despite the cheese....

Ok, has anyone noticed how much blatant cheese has found its way onto prime time lately?

And I'm not talking about Glee (eee!). Rather, tonight Sgt. Pepper's Lonely Hearts Club Band was on. And I maybe sort of got pulled in. Pulled into a movie that stars the Bee Gees, and the only speaking part belongs to George Burns.

So bizarre.

I also watched Some Kind of Wonderful the other night. Sometimes, Gilmore Girls episodes make you think a movie (written by John Hughes) is a must-see cultural touchstone. And sometimes that's completely wrong.

(Even though my heart totally melted on this closing line: "You look good wearing my future.")

Anyway.... You probably came here to read about books.

And so I offer you something you might think would be cheesy, like Sex and the City but in Riyadh (not Abu Dhabi).

But Girls of Riyadh is more than chick lit fare. It pushes the edges of your expectations on several levels -- to read it is to learn about a completely different culture, and to re-evaluate romance and fairy tales.
On its surface, it's not well written. I blame this in part on the translation -- in fact, the author notes before the start of the novel that the original text incorporated classic Arabic with so-called "mongrel Arabic," language that would encompass Saudi turns of phrase, Lebanese-Arabic and English-Arabic. I can't imagine that's easy to translate to English, and so I can see why some of the phrasing is not only awkward, but actually reaching to sound cool and modern.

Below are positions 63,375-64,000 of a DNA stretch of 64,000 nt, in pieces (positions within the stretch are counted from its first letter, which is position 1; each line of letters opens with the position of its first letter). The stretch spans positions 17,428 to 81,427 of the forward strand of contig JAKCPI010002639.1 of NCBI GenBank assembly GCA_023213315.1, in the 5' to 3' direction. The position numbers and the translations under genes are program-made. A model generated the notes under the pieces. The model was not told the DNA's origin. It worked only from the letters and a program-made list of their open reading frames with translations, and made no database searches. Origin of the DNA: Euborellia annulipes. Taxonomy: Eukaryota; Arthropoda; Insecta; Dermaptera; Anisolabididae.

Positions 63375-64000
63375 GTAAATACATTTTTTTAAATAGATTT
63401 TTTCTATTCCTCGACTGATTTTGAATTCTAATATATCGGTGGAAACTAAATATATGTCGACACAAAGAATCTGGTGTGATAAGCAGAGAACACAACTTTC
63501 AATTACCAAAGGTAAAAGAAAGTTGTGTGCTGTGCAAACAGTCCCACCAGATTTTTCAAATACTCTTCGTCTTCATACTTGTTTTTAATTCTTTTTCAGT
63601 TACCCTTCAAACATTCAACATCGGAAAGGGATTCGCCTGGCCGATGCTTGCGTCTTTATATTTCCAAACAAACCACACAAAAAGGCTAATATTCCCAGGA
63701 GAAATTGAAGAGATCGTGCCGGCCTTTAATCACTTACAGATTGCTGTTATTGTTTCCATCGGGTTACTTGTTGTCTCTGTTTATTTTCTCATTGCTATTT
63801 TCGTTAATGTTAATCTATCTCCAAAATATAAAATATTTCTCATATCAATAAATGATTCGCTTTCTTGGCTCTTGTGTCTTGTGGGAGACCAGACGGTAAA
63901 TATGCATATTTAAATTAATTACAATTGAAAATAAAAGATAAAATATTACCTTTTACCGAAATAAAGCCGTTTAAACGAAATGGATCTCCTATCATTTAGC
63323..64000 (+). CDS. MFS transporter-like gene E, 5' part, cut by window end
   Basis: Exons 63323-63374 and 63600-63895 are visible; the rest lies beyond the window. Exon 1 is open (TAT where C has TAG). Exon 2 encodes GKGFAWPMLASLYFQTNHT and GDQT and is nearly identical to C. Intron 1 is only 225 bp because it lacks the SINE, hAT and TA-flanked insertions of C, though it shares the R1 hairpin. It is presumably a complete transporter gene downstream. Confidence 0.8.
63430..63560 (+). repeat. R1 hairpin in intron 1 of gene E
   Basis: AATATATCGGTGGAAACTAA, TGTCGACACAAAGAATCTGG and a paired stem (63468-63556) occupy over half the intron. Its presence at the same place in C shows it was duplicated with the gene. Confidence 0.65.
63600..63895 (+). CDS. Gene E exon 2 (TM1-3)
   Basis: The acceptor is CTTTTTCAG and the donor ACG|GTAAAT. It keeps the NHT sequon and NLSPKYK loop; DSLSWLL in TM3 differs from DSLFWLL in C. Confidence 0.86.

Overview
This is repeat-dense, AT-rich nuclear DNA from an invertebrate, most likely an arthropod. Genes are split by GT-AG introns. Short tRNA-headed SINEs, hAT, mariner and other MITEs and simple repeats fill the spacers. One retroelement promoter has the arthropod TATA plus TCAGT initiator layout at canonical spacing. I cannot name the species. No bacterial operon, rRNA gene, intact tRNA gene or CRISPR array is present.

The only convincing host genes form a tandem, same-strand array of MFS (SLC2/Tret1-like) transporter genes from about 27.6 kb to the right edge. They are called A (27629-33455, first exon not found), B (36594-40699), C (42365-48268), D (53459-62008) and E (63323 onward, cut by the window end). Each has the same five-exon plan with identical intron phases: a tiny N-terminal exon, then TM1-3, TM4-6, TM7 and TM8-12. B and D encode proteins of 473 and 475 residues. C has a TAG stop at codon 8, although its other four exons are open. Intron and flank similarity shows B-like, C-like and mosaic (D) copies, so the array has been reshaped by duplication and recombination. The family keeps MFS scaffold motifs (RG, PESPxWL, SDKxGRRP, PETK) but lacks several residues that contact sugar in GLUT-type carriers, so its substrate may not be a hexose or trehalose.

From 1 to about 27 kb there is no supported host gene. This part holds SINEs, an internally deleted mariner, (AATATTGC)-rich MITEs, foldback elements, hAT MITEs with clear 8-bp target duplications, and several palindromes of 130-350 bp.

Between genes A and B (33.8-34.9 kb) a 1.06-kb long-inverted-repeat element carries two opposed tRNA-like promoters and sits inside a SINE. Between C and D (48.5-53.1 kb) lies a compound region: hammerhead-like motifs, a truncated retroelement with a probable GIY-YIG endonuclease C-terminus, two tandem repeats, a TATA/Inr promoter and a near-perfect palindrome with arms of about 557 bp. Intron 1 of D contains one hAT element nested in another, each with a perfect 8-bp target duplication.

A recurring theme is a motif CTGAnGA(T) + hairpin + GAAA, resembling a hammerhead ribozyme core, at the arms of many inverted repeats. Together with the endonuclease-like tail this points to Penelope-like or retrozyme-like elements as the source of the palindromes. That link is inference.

I also blame it on the mix of styles; Rajaa Alsanea asks you to imagine each chapter is an e-mail being sent out to young Saudis by an anonymous writer each week. So the bulk of the chapter is told in a traditional story-telling manner -- and this is the part that draws you in. But the start of each chapter is a message from the writer, mildly taunting, sometimes including excerpts from the Koran. I see the magic of what Alsanea is doing; she is setting the scene, signalling how closed and secret a society she is discussing. (But getting what she's doing doesn't mean I like the way these intros are written.)
But seriously, I recommend this novel to anyone who wants to learn something new and also enjoy a book like you'd enjoy a fairly good dessert.

1 comment:

erin said...

Glad you enjoyed it... now that you mention it, I do recall the language being awkward. But, as you alluded to, this book is more about the message than the medium. And I think the aspect of it that I like best is that it isn't a "pound you over the head" feminist message. In fact, if I'm remembering correctly, the author's overall feelings about the status of Saudi women isn't altogether clear; she gives value to both the traditional and the modern. And maybe that what makes it so interesting and compelling to "Western" women, where conforming to tradition is often considered failing the feminist movement... thoughts?